Cristin-resultat-ID: 2010948
Sist endret: 4. august 2022, 13:46
NVI-rapporteringsår: 2022
Resultat
Vitenskapelig artikkel
2022

Atmospheric composition in the European Arctic and 30 years of the Zeppelin Observatory, Ny-Ålesund

Bidragsytere:
  • Stephen Matthew Platt
  • Øystein Hov
  • Torunn Berg
  • Knut Breivik
  • Sabine Eckhardt
  • Konstantinos Eleftheriadis
  • mfl.

Tidsskrift

Atmospheric Chemistry and Physics (ACP)
ISSN 1680-7316
e-ISSN 1680-7324
NVI-nivå 2

Om resultatet

Vitenskapelig artikkel
Publiseringsår: 2022
Publisert online: 2022
Volum: 22
Hefte: 5
Sider: 3321 - 3369
Open Access

Importkilder

Scopus-ID: 2-s2.0-85127131138

Klassifisering

Vitenskapsdisipliner

Meteorologi

Emneord

Klimaendringer • Zeppelinobservatoriet • Arktis

Beskrivelse Beskrivelse

Tittel

Atmospheric composition in the European Arctic and 30 years of the Zeppelin Observatory, Ny-Ålesund

Sammendrag

The Zeppelin Observatory (78.90∘ N, 11.88∘ E) is located on Zeppelin Mountain at 472 m a.s.l. on Spitsbergen, the largest island of the Svalbard archipelago. Established in 1989, the observatory is part of Ny-Ålesund Research Station and an important atmospheric measurement site, one of only a few in the high Arctic, and a part of several European and global monitoring programmes and research infrastructures, notably the European Monitoring and Evaluation Programme (EMEP); the Arctic Monitoring and Assessment Programme (AMAP); the Global Atmosphere Watch (GAW); the Aerosol, Clouds and Trace Gases Research Infrastructure (ACTRIS); the Advanced Global Atmospheric Gases Experiment (AGAGE) network; and the Integrated Carbon Observation System (ICOS). The observatory is jointly operated by the Norwegian Polar Institute (NPI), Stockholm University, and the Norwegian Institute for Air Research (NILU). Here we detail the establishment of the Zeppelin Observatory including historical measurements of atmospheric composition in the European Arctic leading to its construction. We present a history of the measurements at the observatory and review the current state of the European Arctic atmosphere, including results from trends in greenhouse gases, chlorofluorocarbons (CFCs) and hydrochlorofluorocarbons (HCFCs), other traces gases, persistent organic pollutants (POPs) and heavy metals, aerosols and Arctic haze, and atmospheric transport phenomena, and provide an outline of future research directions.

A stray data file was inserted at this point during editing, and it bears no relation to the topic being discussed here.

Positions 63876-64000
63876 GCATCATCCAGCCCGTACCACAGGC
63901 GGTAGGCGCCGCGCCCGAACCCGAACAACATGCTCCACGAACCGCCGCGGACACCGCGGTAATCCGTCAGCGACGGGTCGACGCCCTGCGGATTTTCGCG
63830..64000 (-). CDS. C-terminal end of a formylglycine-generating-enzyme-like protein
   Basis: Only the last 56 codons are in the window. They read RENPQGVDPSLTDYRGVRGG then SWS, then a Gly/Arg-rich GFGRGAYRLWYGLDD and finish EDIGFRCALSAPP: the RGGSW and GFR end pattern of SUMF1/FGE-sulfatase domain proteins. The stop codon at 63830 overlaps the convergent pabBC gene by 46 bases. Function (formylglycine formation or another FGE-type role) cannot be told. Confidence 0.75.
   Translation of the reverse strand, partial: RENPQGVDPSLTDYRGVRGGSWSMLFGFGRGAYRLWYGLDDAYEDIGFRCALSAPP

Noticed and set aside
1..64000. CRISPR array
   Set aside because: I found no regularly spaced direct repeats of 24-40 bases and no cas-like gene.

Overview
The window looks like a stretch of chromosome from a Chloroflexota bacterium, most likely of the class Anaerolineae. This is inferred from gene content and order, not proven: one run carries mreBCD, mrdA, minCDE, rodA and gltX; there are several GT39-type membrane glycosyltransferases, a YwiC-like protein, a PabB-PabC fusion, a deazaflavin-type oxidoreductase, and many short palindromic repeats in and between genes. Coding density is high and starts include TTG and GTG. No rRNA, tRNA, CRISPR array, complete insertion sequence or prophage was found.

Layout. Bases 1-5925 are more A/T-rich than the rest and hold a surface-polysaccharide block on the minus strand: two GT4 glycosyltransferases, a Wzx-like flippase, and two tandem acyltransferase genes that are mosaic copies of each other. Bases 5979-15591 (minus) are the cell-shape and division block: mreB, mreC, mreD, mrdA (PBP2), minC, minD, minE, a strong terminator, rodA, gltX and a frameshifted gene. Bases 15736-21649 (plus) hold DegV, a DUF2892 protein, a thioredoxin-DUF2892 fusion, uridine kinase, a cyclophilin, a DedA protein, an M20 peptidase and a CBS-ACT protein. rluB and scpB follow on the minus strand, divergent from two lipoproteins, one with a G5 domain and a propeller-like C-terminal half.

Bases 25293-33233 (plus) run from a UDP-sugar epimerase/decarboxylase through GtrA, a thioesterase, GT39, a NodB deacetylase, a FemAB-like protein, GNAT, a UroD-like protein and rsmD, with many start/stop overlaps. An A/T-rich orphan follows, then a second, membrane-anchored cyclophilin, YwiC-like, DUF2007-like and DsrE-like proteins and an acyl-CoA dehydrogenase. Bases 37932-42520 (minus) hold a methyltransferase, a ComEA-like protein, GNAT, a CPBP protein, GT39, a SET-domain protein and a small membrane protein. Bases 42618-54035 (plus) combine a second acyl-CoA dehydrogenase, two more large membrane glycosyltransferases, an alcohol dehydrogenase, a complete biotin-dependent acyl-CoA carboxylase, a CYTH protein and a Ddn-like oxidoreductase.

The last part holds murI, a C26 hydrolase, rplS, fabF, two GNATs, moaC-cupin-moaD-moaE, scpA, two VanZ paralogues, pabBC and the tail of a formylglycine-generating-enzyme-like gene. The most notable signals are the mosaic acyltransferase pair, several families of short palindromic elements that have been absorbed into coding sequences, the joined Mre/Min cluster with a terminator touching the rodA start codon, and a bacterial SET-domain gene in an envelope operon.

Bidragsytere

Stephen Matthew Platt

  • Tilknyttet:
    Forfatter
    ved Atmosfære og klima ved NILU - Norsk institutt for luftforskning

Øystein Hov

  • Tilknyttet:
    Forfatter
    ved Meteorologisk institutt

Torunn Berg

  • Tilknyttet:
    Forfatter
    ved Institutt for kjemi ved Norges teknisk-naturvitenskapelige universitet

Knut Breivik

  • Tilknyttet:
    Forfatter
    ved Atmosfære og klima ved NILU - Norsk institutt for luftforskning

Sabine Eckhardt

  • Tilknyttet:
    Forfatter
    ved Atmosfære og klima ved NILU - Norsk institutt for luftforskning
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